20+ Docs and Guides for Front-end Developers (No. 10)
It’s that time again to get learning! As before, I’ve collected a number of different learning resources, including guides, docs, and other useful websites to help you get up to speed in different areas of front-end development.
So please enjoy the tenth installment of our Docs and Guides series and don’t forget to let me know in the comments of any others that I haven’t yet included.
You’ll understand this one better if you read Patrick Clancey’s recent article on A List Apart on “mod queries”. This is a tool/guide that helps you understand these CSS selectors and how they can be used to lay out unknown numbers of items in grid layouts.
With the smart warning that these components might not be semantic or accessible to all users, this site has collected a bunch of different techniques that demonstrate what can be done with just HTML, CSS, Sass.
A really comprehensive infographic, available to download as a PDF, that covers HTML5 tags (old, new, and obsolete), attributes, desktop and mobile browser support, event handlers, and Canvas features.
An official document from the W3C that ‘describes some best practices for creating interoperable, reusable, performant, efficient, and practical SVG documents, using explanations and code samples.’ The document provides guidance without setting requirements and is useful for developers creating SVGs manually.
Although the WHATWG HTML5 spec continues to be a “living standard” without versions, the W3C is pushing ahead with increments for their spec. If you’re interested in looking at what’s new and different in HTML5.2, this is a good place to start.
A nice, extensive checklist for developers when finishing a project. Includes categories for usability, accessibility, SEO, code quality, security, and lots more. Also, each item in the categories includes links to help you check off the items.
A simple site that allows you to search for a CSS property and it will tell you if that property is “animatable” and will provide further info on how browsers calculate the animation.
BrowserStack’s guide to mobile device testing, based on market share data, OS versions, screen sizes, viewports and resolutions, etc. As the site explains: “We have gained insights from usage statistics of over 30,000 BrowserStack customers, and current global market trends. The lists are continuously updated to include latest and upcoming devices.”
Jon Yablonski created this dynamic checklist, which is based on an article he authored, for designers to add some valuable and generally easy-to-implement performance improvements to their front-end projects. Each item has links to the appropriate section of the associated article.
“Powered by data from caniuse.com and StatCounter, this page indicates the percentage of users who have a browser that natively supports various web platform features. Obviously, this doesn’t consider polyfill-ability or other fallback scenarios.”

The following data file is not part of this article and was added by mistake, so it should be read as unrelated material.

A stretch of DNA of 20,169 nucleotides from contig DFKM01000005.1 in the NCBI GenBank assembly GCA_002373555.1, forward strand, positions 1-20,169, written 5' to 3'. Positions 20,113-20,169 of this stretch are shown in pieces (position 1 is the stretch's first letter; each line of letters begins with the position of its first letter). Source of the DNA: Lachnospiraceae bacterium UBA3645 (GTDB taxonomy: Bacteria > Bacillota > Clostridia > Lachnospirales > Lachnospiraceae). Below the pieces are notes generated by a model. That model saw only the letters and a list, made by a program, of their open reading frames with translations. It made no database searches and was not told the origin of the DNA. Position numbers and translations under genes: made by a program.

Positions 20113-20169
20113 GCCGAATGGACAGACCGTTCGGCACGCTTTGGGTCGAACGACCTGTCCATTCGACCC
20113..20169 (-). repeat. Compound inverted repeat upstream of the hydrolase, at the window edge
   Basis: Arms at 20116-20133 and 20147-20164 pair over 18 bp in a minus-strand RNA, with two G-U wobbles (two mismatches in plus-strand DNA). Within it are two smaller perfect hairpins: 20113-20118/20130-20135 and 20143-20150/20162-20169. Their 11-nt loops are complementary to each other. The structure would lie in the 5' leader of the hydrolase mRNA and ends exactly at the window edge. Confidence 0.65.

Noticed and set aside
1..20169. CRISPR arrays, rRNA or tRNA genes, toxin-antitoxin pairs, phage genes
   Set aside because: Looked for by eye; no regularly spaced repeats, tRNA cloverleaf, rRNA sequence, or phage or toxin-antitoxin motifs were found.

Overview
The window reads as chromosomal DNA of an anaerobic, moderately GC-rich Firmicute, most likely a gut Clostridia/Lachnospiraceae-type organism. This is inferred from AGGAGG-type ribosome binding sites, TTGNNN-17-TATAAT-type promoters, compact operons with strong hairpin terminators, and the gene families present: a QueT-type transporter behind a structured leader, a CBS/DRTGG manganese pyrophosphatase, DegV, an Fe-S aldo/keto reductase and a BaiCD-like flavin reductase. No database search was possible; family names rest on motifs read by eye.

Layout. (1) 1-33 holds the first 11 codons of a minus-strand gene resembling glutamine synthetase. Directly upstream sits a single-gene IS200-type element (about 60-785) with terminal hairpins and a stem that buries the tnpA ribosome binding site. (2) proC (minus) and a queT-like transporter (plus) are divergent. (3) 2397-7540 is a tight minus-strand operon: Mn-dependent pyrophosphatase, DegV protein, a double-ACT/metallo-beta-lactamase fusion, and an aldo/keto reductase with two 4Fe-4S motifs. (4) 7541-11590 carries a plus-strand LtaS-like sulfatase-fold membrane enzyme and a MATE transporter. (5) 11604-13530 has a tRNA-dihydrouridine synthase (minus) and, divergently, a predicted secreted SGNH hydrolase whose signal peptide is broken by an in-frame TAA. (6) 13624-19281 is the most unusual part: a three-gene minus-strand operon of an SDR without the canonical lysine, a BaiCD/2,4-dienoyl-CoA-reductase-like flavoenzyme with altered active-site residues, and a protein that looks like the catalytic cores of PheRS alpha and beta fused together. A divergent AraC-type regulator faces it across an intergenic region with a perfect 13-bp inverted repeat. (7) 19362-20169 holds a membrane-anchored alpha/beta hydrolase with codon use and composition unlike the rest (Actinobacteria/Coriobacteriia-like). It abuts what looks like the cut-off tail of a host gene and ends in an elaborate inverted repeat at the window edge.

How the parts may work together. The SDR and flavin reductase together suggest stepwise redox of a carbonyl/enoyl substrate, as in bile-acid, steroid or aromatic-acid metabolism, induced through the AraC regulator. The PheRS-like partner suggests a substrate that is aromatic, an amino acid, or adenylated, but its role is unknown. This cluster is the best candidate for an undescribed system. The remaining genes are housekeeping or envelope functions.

This is a real-time, animated mobile usage data infographic that demonstrates how various aspects of online activity grow with each passing second.
Zach Leatherman’s detailed and technical guide to dealing with web fonts with lots of best practices and recommendations for developers dealing with this issue.
The team at Sparkbox have put together a simple, interactive page that demonstrates how to use various technologies to create a bouncing ball animation. This might a good way to compare APIs and potential coding overhead when considering using an animation library.
“Making work accessible creates a better experience across the board. Use this checklist to help build accessibility into your process no matter your role or stage in a project.” Includes sections for developers, engineers, project managers, quality assurance, and editorial.
This is a more technical and detailed accessibility checklist from the folks at WebAIM, available on a web page or as a PDF, divided into parts for HTML and Scripts/Plugins.
From Ian McBurnie, a developer at eBay, this is a nice little testing ground for accessible web patterns like autocomplete, checkboxes, flyout menus, pagination, tooltips, and lots more. You’ll also find documentation for these in the associated GitBook.
Checklist for Angular 1.x to help you do a code review and ensure you’re using recognized best practices for style, architecture, security, accessibility, and performance. You can also sign up to be notified when a similar checklist is available for Angular 2.
Best of the Rest
- Progressive Web Application
- How React Do?
- React Patterns
- Itsy Bitsy Data Structures
- Random HTML Tags
- SVG 2 new features
- The Security Checklist
If you’ve built or know of another learning resource for front-end developers, drop it in the comments and I’ll consider it for a future post.
In the meantime, here are the previous posts in this series:
- 20 Docs and Guides for Front-end Developers (No. 1)
- 20 Docs and Guides for Front-end Developers (No. 2)
- 20 Docs and Guides for Front-end Developers (No. 3)
- 20 Docs and Guides for Front-end Developers (No. 4)
- 20 Docs and Guides for Front-end Developers (No. 5)
- 20 Docs and Guides for Front-end Developers (No. 6)
- 20 Docs and Guides for Front-end Developers (No. 7)
- 20 Docs and Guides for Front-end Developers (No. 8)
- 20 Docs and Guides for Front-end Developers (No. 9)